Water Delivery Pipe – Look At The Recommendations..

We get lots of questions on welding pipe. Whether it’s about welding high-pressure pipe, Erw Steel Pipe/Tube for food and beverage industries, or pipe for the oil and gas industries, there are a number of common elements we see in pipe welding and fabrication that lead to problems. Included in this are everything from improper shielding gas and drive rolls to picking a MIG gun with too low of an amperage rating. As companies push to train new welders, work with new materials, increase quality and productivity, and improve safety, it is important to concentrate on some of these basic variables within the pipe welding process that can affect these efforts. In this post, we’ll look at 13 of the most common issues we see in pipe welding applications and the way to resolve them.

1. Forgetting to grind the joint after oxyfuel or plasma cutting

Both oxyfuel and plasma cutting processes give a layer of oxide to the cut edge. This oxide layer has to be removed prior to welding, as the oxide often features a higher melting point than the base metal. After the arc gets hot enough to melt the oxide, it’s too hot for your base metal and can lead to burnthrough. The oxides may also remain in the weld and cause porosity, inclusions, insufficient fusion and other defects. It is essential that welders make sure to grind the joint right down to the parent material prior to welding, in addition to grind the outside and inside diameters from the pipe to remove these oxides as well as other potential contaminants.

2. Cutting corners with cutting

When welders work with materials prone to distortion and also the affects of higher heat input, like stainless and aluminum, a bad cut can lead to poor fit-up and create unnecessary gaps. Welders then compensate by putting more filler metal (thus, heat) in to the joint to fill it. This added heat can lead to distortion and, with corrosion-resistant pipe like stainless-steel, is effective in reducing the corrosion-resistant qualities from the base metal. It may also result in lack of penetration or excessive penetration. Poor preparation also contributes to longer weld cycle times, higher consumable costs and potential repairs.

Shops currently using chop saws or band saws to cut pipe used in critical process piping applications should think about buying dedicated orbital pipe cutting equipment to guarantee cuts within mere thousandths of an inch in the specified parameters. This precision helps ensure optimum fit-up and keeps the volume of filler as well as heat placed into the joint at a minimum.

3. Forgetting to slice out and feather tacks

Tacking is essential to match-up, and finest practices recommend that the welder eliminate and feather that tack to guarantee the consistency of the final weld. Particularly in shops when a fitter prepares the Ssaw Steel Tube and then another person welds it, it’s essential that the welder knows exactly what is within the weld. Tacks left in the joint become consumed through the weld. When there is a defect within the tack, or maybe the fitter used a bad filler metal to tack the joint, you will find a risk for defects in the weld. Cutting out and feathering the tacks helps eliminate this potential problem.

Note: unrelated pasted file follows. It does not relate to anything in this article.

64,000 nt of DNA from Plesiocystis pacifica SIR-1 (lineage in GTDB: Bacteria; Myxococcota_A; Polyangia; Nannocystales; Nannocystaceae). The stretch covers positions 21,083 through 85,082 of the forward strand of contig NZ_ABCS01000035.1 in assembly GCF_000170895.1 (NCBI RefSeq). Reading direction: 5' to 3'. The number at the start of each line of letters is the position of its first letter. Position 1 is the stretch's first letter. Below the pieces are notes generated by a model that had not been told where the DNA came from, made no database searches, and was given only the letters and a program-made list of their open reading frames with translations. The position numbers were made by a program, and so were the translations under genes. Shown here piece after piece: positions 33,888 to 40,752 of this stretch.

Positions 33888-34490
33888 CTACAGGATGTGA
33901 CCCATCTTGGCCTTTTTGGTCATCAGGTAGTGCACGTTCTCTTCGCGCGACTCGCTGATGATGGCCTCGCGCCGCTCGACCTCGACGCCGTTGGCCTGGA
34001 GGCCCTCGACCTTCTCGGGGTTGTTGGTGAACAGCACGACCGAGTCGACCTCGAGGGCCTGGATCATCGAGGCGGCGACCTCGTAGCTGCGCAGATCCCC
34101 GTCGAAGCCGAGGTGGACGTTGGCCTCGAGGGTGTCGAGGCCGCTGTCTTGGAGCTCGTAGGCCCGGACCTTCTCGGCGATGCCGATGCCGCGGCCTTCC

4. Preparing a joint for MIG processes is unique than with Stick welding

Training welders is a main priority for a lot of fab shops, and – for better or worse – many welders bring past experiences along with them to the new job. These experiences can be addressed with adequate training, but one common mistake we have seen is welders with Stick experience not understanding how to correctly make a joint for wire processes common in pipe fabrication applications. Welders trained traditionally in Stick and TIG welding often prepare the joint using a heavy landing area and would like to keep the gap as narrow as you can. As pipe shops transition to easier, more productive MIG processes such as Regulated Metal Deposition (RMD™), we prefer welders take that landing area down to a knife’s edge and space the joint at approximately 1/8-inch. This region is wider compared to those trained in Stick and TIG processes are used to and can lead to a number of problems: focusing a lot of heat into the edges in the weld, an absence of penetration and insufficient reinforcement on the inside of the pipe. Shops should train their welders to the specifics of each application and make sure they understand different weld preparation and operational techniques before they go to work.